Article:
The phylogeny of Iguanodontia presents numerous ghost lineages, some quite long (Fig. 1). The longest ghost lineages, those of Rhabdodontidae (~95 million years) and Tenontosaurus (~55 million years), occur near the base of Iguanodontia and are due to the relatively extreme antiquity of the most basal members of the less inclusive clades Dryomorpha (the dryosaurid Callovosaurus), Ankylopollexia (Camptosaurus), and Styracosterna (Uteodon), as also noted by Norman [2] and Weishampel et al. [4]. The dryosaurid affinity of Callovosaurus, first suggested by Ruiz-Omeñaca et al. [3], pulls the origin of Ankylopollexia into the Callovian and extends the ghost lineages of Rhabdodontidae and Tenontosaurus farther back into the Middle Jurassic. It appears that the origin of Iguanodontia lies in the latter half of the Middle Jurassic.

There are also numerous ghost lineages among basal hadrosauroids, including a very long one (~40 million years) leading to Tethyshadros. However, these ghost lineages are probably artificially lengthened by the poorly constrained ages of many Asia taxa, especially Nanyangosaurus, Gilmoreosaurus, Bactrosaurus, and Shuangmiaosaurus (Fig. 1). Better resolution on the ages of these taxa will likely reduce the ghost lineages leading to basal hadrosauroids for which more precise age data exist, such as Jeyawati [10], Protohadros [5], and Tethyshadros [35].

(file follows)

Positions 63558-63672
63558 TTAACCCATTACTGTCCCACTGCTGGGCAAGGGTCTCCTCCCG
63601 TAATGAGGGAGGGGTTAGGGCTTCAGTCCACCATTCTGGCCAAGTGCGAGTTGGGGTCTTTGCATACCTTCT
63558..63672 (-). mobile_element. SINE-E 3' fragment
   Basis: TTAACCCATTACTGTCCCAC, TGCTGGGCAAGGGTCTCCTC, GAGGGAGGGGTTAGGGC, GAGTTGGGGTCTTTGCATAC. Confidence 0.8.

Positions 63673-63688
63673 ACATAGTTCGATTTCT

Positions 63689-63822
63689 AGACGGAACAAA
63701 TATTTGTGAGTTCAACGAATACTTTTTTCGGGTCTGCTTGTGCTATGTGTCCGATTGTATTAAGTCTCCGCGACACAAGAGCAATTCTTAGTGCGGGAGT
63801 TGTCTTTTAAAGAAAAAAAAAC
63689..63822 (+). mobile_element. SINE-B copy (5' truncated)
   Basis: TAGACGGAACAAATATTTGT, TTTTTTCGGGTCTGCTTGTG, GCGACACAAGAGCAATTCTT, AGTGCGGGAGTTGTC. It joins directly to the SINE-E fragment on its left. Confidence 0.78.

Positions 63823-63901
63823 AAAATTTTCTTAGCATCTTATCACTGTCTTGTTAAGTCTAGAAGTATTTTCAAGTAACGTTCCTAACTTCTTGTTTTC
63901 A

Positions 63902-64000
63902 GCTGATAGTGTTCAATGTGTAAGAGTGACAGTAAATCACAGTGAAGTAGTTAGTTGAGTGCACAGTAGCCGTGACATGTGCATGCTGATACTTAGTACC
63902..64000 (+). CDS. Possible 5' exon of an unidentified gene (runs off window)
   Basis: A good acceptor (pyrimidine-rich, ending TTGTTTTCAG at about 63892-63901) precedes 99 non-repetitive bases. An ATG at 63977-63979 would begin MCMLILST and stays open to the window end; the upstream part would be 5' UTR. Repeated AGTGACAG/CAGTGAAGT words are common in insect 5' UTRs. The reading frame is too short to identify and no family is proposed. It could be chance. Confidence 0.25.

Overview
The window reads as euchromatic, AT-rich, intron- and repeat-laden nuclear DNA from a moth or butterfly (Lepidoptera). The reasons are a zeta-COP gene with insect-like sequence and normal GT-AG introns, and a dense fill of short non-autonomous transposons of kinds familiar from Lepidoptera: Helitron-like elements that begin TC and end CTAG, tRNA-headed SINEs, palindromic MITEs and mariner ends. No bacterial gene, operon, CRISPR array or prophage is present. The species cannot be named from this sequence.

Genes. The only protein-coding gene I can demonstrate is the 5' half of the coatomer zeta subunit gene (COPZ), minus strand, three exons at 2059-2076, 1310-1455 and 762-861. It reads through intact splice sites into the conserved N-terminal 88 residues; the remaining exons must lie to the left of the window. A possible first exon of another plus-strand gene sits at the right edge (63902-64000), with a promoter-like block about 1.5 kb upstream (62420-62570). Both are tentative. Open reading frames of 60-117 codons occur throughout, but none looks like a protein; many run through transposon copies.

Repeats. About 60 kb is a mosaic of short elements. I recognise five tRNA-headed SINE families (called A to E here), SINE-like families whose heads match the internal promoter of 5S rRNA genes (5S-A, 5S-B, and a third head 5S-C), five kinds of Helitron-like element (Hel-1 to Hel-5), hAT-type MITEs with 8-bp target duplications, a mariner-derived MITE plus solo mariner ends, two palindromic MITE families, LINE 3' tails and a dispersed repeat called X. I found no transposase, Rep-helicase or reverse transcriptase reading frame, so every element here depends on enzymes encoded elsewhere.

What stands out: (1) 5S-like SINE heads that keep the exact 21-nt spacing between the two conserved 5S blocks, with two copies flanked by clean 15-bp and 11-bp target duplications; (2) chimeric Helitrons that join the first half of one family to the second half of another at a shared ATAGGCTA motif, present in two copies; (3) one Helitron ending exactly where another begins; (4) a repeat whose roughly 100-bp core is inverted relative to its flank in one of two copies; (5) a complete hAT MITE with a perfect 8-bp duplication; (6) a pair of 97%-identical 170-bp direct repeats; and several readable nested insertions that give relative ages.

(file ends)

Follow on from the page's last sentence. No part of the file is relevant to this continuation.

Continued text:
Inclusion of Poorly Known Taxa